10.3 Emission trends
10.3.1 Global overview
Quantifying global trends requires annual national data on waste production and management practices. Estimates for many countries are uncertain because data are lacking, inconsistent or incomplete; therefore, the standardization of terminology for national waste statistics would greatly improve data quality for this sector. Most developing countries use default data on waste generation per capita with inter-annual changes assumed to be proportional to total or urban population. Developed countries use more detailed methodologies, activity data and emission factors, as well as national statistics and surveys, and are sharing their methods through bilateral and multilateral initiatives.
For landfill CH4, the largest GHG emission from the waste sector, emissions continue several decades after waste disposal; thus, the estimation of emission trends requires models that include temporal trends. Methane is also emitted during wastewater transport, sewage treatment processes and leakages from anaerobic digestion of waste or wastewater sludges. The major sources of N2O are human sewage and wastewater treatment. The CO2 from the non-biomass portion of incinerated waste is a small source of GHG emissions. The IPCC 2006 Guidelines also provide methodologies for CO2, CH4 and N2O emissions from open burning of waste and for CH4 and N2O emissions from composting and anaerobic digestion of biowaste. Open burning of waste in developing countries is a significant local source of air pollution, constituting a health risk for nearby communities. Composting and other biological treatments emit very small quantities of GHGs but were included in 2006 IPCC Guidelines for completeness.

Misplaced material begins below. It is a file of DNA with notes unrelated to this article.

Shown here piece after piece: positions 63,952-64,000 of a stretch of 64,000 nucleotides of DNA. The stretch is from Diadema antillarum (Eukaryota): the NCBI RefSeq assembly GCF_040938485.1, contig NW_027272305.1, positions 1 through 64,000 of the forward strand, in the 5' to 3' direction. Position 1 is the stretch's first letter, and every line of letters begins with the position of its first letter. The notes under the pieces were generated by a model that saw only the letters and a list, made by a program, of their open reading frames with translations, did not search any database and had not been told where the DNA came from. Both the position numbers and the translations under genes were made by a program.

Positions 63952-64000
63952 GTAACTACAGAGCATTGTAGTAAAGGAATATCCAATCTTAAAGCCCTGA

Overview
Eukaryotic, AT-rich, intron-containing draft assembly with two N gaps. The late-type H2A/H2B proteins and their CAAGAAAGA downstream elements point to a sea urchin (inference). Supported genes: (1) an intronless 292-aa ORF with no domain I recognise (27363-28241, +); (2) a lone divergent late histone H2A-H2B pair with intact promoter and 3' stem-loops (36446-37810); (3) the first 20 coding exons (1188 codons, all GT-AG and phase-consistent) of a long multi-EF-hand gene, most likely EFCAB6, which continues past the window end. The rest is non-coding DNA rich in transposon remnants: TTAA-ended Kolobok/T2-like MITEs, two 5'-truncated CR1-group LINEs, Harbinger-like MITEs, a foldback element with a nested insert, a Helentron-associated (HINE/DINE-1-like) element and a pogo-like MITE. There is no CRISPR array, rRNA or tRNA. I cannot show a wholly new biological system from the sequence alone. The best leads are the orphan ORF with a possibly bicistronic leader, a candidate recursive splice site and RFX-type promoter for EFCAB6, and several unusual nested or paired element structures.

Overall, the waste sector contributes <5% of global GHG emissions. Table 10.3 compares estimated emissions and trends from two studies: US EPA (2006) and Monni et al. (2006). The US EPA (2006) study collected data from national inventories and projections reported to the United Nations Framework Convention on Climate Change (UNFCCC) and supplemented data gaps with estimates and extrapolations based on IPCC default data and simple mass balance calculations using the 1996 IPCC Tier 1 methodology for landfill CH4. Monni et al. (2006) calculated a time series for landfill CH4 using the first-order decay (FOD) methodology and default data in the 2006 IPCC Guidelines, taking into account the time lag in landfill emissions compared to year of disposal. The estimates by Monni et al. (2006) are lower than US EPA (2006) for the period 1990–2005 because the former reflect slower growth in emissions relative to the growth in waste. However, the future projected growth in emissions by Monni et al. (2006) is higher, because recent European decreases in landfilling are reflected more slowly in the future projections. For comparison, the reported 1995 CH4 emissions from landfills and wastewater from national inventories were approximately 1000 MtCO2eq (UNFCCC, 2005). In general, data from Non-Annex I countries are limited and usually available only for 1994 (or 1990). In the TAR, annual global CH4 and N2O emissions from all sources were approximately 600 Tg CH4/yr and 17.7 Tg N/yr as N2O (IPCC, 2001b). The direct comparison of reported emissions in Table 10.3 with the SRES A1 and B2 scenarios (Nakicenovic et al., 2000) for GHG emissions from waste is problematical: the SRES do not include landfill-gas recovery (commercial since 1975) and project continuous increases in CH4 emissions based only on population increases to 2030 (AIB-AIM) or 2100 (B2-MESSAGE), resulting in very high emission estimates of >4000 MtCO2-eq/yr for 2050.